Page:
EDITORIAL: This Is Why We March

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This past Saturday, I participated in the Women’s March on Austin. This was in a series of marches coordinated across the nation in response to the recent inauguration of the new President. The biggest march on Saturday was the one in Washington D.C., which reportedly brought over 500,000 people to the march. The march was not just exclusively for women. It was a march for everyone that believes in women’s rights, the basic rights for the LGBT community, and others who feel like they’ll be left behind in this upcoming presidential administration. I participated in this march, and it was one of the most powerful and moving gatherings that I’ve ever been apart of.

I was debating going to the march for a little while not out of my lack of interest in the march, but because I genuinely thought it was exclusive to just women (this is probably why I’ll never go anywhere in life). But I later learned what I just previously told you, so I called up my friend if he wanted to go and he was down to go. What resulted was 3 hours of us hanging around the Texas State Capitol, talking with fellow marchers as we waited and eventually marched around Congress Avenue and Lavaca Street in Downtown Austin and hanging inside the Capitol before we called it a day. Not the most complex day but easily a day that I won’t ever forget.

Why did I decide to participate in this march, other than the fact that I could? Well, frankly, the rhetoric by the President and several Republican lawmakers that now have prominent public roles for the next 2-4 years concerns me. When the President of the United States brags on tape of grabbing women “by the pussy” in a bragging manner, it’s troubling as it is infuriating. We were supposed to continue going forward, not go backward in electing a rapist to the highest office in the land. The President of the United States is a scumbag. I don’t even dare call him a “man” because no real man would use the kind of language that the President has grown accustomed to his entire life. I refuse to just sit back and watch this administration unfold behind my laptop. I needed to get out and speak my voice.

I also did this because I love women. I wouldn’t be the man I am today without all the women that I’ve come across in my life for the past 20 years. My mother, my sister, all my teachers (Ms. Waters, Ms. Covington, Ms. Rivas, Ms. Darling, Ms. McIntyre), my friends, my family, and countless others that I’ve come across in my life. I marched not only for my support of basic human rights for women, but also for the same rights/protections of my LGBT brothers and sisters, along with my Muslim and Hispanic brothers and sisters (I am half-Mexican afterall). Any group of Americans that feel as if they won’t be properly represented by this new President was a group that I had in mind on that hot January Saturday in Austin, Texas.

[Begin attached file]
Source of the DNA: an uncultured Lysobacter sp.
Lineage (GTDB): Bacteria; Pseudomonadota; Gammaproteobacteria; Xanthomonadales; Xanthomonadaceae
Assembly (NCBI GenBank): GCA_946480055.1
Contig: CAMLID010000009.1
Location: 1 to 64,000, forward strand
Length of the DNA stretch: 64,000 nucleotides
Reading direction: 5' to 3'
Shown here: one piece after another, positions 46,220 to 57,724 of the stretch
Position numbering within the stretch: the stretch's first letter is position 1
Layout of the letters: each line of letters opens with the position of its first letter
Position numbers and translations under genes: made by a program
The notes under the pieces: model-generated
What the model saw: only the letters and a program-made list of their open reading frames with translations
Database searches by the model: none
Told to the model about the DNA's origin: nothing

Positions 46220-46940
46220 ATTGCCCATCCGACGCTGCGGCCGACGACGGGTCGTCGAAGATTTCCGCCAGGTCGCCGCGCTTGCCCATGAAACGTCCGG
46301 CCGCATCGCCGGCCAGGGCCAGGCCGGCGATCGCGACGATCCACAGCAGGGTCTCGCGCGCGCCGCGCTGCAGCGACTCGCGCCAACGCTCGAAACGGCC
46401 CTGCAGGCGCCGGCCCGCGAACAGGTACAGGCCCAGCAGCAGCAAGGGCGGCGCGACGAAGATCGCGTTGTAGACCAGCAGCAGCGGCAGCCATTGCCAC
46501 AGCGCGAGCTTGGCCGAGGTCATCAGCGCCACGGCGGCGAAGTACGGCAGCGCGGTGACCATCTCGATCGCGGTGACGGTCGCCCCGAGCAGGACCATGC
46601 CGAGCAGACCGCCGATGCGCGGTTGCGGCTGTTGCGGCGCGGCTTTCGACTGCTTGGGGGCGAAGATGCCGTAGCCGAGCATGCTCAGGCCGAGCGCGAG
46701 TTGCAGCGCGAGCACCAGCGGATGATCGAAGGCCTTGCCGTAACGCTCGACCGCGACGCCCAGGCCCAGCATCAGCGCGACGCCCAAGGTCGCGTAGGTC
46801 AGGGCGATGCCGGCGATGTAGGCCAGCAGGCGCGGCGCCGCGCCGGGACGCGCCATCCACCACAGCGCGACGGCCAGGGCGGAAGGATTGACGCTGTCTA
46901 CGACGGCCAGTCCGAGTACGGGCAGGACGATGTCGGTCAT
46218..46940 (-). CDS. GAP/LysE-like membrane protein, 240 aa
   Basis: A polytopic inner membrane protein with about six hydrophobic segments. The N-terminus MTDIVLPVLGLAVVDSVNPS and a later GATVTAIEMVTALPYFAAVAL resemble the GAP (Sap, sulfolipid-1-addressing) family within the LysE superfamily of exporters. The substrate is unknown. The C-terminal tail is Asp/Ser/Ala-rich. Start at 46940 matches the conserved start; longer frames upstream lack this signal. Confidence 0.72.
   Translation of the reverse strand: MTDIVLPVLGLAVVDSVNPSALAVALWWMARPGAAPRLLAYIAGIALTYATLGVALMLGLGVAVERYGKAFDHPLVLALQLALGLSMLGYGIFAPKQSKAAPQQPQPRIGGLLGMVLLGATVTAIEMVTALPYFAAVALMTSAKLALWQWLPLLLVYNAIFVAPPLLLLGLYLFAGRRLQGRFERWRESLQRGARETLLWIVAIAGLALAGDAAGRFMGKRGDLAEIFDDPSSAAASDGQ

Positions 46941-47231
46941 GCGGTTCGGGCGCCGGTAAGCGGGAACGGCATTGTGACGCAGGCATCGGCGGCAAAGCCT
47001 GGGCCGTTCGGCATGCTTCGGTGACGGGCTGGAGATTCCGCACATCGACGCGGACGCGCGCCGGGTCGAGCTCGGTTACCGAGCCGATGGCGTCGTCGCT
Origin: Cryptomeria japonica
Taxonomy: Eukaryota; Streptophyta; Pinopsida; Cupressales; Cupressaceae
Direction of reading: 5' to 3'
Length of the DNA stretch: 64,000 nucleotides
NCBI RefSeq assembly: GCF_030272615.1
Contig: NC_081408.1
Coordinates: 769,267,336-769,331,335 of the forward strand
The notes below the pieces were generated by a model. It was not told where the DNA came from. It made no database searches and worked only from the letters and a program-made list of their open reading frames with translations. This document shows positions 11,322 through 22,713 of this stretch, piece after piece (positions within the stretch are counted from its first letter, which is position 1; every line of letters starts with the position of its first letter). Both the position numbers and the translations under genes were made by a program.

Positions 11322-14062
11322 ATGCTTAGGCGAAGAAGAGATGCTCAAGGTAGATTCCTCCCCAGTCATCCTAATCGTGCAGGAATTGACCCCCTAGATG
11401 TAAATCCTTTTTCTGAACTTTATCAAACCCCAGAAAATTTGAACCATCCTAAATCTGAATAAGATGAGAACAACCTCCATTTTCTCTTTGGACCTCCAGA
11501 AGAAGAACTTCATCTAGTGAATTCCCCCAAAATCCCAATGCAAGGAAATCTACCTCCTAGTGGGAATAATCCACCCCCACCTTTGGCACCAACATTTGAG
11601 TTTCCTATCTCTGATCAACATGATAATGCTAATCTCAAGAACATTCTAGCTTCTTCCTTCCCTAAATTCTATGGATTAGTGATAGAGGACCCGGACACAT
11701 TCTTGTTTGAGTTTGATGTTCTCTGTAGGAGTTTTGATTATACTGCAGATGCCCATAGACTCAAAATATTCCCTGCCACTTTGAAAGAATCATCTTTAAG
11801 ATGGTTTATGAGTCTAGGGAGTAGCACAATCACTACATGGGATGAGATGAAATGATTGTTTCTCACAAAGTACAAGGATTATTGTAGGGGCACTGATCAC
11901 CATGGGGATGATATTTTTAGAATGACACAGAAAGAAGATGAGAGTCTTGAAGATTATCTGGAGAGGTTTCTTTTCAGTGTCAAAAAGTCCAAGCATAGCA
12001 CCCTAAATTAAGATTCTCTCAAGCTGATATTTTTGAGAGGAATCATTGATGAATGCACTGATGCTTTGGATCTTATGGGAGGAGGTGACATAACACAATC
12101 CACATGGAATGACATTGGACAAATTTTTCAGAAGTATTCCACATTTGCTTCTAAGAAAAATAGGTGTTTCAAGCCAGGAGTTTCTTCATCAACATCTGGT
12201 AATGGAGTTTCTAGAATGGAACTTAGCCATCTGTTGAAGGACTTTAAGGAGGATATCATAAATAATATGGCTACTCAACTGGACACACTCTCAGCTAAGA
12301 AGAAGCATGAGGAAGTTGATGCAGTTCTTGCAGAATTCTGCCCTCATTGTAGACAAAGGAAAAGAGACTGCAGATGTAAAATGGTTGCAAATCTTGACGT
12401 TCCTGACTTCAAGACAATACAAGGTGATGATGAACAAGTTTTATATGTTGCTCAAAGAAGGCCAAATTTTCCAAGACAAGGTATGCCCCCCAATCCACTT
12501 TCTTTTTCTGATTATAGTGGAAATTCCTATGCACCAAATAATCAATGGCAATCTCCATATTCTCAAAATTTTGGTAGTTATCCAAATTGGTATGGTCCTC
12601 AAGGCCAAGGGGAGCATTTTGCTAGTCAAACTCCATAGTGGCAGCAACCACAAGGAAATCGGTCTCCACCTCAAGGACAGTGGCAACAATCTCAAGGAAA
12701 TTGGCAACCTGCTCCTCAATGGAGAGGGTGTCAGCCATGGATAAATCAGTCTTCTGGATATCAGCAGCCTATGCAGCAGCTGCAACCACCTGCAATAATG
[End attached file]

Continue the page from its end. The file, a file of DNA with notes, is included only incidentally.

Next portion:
The one thing that I noticed the most when I was there was the positivity of everyone involved in the march. The fear and anger that has fueled the news cycle for nearly two years could not be seen anywhere near this gathering. Everybody around us was incredibly nice and respectful to one another, and it was just this wonderful, beautiful thing. We were all feeling the same way about the same issues, so everyone treated everyone with such kindness and gratitude that you wouldn’t expect with a group of 50,000-plus people.

People were cheering one another on either in the march or on the sidelines on the balcony of the Stephen F. Austin hotel or on the sidewalks adjacent to Congress, West 6th Street, and Lavaca. I got compliments from bystanders and marchers on my “Bad Hombre” t-shirt, and I did the same for signs and shirts that I came across during the march. We laughed, we cried out of the pure beauty of it all, and we all came together as one. This might’ve been the moment in my life where I felt the proudest in being an American. This is the greatest country in the world, and I was able to witness democracy at its finest in the greatest city in the world, and not even a dirtbag of a President can ruin that for us.

The moment where I genuinely got choked up was when I got back to my house and started casually scrolling through my Facebook and Instagram feed. Instead of it being covered with news stories and posts about how awful and horrible the next four years will be, it was instead replaced with photos of people marching in the streets of Austin. Friends with other friends, families with one another, mothers with their daughters, and so on. I damn near started bawling in my bedroom as I looked at each individual photo. I witnessed an optimism that I haven’t seen in quite some time, and it was stunning. Pure and simple. The next four years will be a tough one to get through, but we’ll all get through it together, united as one.

I hate to end this piece by quoting Bruce Springsteen because it’s terribly predictable for me to do so at this point, but I have a good reason to. After today, I kept going through a lyric from “Long Walk Home”:

“You know that flag flying over the courthouse
Means certain things are set in stone
Who we are, what we’ll do and what we won’t.”

I kept thinking of this lyric after the election and I kept thinking about it today. What that lyric says to me is that as tough and hard that these next few years will be, and no matter how hard this dirtbag of President can try, he can never change who we are. This march and this gathering is who we are, and that’s Americans. Americans that care and Americans that are concerned and scared. Those concerns and fears were set aside today for a movement that I feel incredibly privileged to have been apart of.

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